skirmishing with the enemy until we fell back on the morning of the 4th, when they rejoined their command. The other seven companies went into the fight in line with the brigade. There was some confusion in these companies, owing to the fact that in the charge the Lieutenant-Colonel expected the Colonel to give all necessary commands, and the Colonel remained so far behind that his presence on the field was but a trammel on the Lieutenant-Colonel. The Colonel having been left behind, and the Lieutenant-Colonel killed, fighting most nobly, I took command of the regiment, and after the first repulse of the brigade, I, in obedience to orders, deployed a part of my men on the right of the brigade, where they remained till the close of the fight. After the firing ceased, I, in obedience to orders from Colonel Sheffield, (commanding brigade), threw my regiment out as skirmishers on our right, where they remained until morning. Out of the twenty-one officers, four were killed on the field. All of these (the twenty-one) acted well. (The Colonel and Adjutant are not included in this number.) About one-third of the whole number of men were killed and wounded.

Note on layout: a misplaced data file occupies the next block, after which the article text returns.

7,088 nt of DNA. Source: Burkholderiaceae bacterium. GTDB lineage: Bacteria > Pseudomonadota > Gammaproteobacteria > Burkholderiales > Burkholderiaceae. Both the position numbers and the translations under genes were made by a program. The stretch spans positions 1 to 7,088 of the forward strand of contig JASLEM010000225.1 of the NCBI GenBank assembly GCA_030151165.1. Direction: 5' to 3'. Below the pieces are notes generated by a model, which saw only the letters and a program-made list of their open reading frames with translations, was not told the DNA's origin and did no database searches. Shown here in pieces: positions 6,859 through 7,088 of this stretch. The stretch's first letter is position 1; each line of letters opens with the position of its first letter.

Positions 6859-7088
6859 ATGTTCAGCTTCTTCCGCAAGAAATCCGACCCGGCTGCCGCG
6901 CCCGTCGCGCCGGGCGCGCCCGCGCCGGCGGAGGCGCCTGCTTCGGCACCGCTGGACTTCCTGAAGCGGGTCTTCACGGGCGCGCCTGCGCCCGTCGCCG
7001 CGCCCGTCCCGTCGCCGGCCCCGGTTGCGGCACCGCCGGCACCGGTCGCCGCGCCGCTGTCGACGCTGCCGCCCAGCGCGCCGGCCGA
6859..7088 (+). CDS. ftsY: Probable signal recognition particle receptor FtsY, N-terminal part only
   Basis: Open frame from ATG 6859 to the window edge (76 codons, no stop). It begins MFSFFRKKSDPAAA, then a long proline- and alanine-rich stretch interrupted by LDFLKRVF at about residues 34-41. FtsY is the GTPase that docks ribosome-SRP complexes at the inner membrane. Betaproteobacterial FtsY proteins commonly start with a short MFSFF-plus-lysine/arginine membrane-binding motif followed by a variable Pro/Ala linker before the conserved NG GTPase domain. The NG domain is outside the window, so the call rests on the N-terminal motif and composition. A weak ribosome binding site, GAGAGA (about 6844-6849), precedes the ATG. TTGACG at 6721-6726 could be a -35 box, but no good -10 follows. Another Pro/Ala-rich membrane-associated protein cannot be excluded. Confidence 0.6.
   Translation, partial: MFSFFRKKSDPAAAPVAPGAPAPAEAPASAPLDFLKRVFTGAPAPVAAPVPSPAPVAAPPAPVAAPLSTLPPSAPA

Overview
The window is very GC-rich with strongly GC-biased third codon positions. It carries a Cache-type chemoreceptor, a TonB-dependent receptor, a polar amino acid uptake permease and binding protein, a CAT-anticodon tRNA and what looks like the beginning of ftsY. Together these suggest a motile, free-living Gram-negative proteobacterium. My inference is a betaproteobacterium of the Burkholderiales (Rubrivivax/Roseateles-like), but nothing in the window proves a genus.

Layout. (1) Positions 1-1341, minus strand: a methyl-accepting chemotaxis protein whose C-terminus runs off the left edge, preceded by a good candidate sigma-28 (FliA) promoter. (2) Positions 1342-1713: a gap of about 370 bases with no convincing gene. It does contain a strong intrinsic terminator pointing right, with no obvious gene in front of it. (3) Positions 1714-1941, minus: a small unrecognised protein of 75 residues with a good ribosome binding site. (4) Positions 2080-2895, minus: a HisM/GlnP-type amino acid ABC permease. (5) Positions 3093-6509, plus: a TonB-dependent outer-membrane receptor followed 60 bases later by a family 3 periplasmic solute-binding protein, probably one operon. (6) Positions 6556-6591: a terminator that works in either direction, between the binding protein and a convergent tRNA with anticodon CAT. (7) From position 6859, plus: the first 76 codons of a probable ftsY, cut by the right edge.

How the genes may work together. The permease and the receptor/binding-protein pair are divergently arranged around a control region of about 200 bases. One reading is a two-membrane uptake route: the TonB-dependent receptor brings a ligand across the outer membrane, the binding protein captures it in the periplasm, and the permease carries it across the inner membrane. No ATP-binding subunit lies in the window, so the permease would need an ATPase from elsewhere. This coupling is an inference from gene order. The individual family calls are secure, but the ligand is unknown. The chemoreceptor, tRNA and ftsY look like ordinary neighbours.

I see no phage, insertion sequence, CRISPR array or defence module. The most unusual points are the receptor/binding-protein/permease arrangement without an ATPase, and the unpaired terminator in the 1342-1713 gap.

J. M. Campbell, Major Commanding Regiment.